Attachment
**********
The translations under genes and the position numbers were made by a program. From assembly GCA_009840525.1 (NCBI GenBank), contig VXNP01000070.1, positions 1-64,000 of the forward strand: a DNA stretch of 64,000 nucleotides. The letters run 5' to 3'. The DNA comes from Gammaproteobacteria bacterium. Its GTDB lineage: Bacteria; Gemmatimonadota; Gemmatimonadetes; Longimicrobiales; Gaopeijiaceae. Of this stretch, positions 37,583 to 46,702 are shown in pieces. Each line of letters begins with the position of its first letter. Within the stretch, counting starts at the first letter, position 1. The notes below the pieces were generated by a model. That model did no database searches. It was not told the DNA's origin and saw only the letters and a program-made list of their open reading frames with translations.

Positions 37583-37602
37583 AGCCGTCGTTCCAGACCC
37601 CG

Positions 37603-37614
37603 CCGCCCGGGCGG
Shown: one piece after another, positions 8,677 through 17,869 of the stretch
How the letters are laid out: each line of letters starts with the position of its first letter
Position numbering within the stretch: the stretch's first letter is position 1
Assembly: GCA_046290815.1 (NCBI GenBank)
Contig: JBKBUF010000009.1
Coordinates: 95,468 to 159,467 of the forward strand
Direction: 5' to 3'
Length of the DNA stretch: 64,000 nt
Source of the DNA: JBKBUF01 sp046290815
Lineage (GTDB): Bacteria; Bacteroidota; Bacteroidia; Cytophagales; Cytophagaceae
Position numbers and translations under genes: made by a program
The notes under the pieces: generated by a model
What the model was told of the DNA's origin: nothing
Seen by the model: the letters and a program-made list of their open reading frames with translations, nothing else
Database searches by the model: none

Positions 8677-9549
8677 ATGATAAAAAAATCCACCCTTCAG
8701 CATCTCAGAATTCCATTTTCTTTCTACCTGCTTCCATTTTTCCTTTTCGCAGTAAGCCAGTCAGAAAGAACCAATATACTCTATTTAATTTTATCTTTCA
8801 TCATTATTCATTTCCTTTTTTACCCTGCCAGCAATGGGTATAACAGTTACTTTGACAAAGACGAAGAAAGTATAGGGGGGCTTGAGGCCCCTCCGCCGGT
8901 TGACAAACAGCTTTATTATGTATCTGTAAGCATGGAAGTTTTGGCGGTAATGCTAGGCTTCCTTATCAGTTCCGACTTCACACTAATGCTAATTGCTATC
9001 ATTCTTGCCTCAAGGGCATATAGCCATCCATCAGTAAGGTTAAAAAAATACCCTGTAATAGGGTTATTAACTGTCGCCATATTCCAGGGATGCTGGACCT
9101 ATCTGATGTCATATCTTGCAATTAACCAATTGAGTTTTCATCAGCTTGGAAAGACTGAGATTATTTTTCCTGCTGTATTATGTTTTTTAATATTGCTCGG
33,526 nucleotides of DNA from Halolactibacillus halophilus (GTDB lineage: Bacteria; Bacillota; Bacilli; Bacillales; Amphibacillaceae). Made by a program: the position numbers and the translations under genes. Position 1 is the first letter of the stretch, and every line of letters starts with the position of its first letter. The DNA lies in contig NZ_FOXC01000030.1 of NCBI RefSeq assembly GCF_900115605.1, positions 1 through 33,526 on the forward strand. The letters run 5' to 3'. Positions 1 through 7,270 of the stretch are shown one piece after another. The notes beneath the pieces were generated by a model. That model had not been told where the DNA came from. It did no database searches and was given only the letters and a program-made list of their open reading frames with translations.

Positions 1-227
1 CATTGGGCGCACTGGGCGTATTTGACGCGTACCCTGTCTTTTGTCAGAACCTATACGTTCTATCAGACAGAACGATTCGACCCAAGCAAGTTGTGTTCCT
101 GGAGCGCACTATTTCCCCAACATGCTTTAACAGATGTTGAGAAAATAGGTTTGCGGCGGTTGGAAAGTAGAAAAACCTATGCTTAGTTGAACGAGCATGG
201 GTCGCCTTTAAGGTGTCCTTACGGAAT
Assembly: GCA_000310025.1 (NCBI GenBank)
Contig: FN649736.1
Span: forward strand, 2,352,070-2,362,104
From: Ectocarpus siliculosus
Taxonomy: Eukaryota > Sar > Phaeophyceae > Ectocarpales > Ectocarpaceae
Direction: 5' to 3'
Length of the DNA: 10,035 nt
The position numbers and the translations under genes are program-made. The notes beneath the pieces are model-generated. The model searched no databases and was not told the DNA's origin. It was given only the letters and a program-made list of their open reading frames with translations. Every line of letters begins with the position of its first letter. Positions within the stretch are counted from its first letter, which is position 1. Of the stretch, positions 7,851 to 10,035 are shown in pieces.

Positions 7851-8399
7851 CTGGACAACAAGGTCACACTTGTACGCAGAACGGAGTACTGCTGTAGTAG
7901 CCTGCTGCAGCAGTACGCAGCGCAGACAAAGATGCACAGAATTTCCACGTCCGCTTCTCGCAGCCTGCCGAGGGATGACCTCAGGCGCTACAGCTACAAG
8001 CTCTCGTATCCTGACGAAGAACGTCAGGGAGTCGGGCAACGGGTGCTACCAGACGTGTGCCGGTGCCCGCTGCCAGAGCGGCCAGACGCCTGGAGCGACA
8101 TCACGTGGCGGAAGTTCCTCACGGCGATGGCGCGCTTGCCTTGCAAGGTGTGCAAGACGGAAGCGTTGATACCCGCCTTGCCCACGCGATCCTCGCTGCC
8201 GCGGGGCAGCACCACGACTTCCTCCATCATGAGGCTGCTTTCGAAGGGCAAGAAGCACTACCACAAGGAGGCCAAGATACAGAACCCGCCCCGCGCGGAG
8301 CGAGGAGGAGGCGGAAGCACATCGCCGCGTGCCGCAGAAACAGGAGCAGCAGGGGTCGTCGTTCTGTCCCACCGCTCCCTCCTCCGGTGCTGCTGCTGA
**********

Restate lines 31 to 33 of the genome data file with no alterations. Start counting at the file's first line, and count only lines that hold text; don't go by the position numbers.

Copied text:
1 CATTGGGCGCACTGGGCGTATTTGACGCGTACCCTGTCTTTTGTCAGAACCTATACGTTCTATCAGACAGAACGATTCGACCCAAGCAAGTTGTGTTCCT
101 GGAGCGCACTATTTCCCCAACATGCTTTAACAGATGTTGAGAAAATAGGTTTGCGGCGGTTGGAAAGTAGAAAAACCTATGCTTAGTTGAACGAGCATGG
201 GTCGCCTTTAAGGTGTCCTTACGGAAT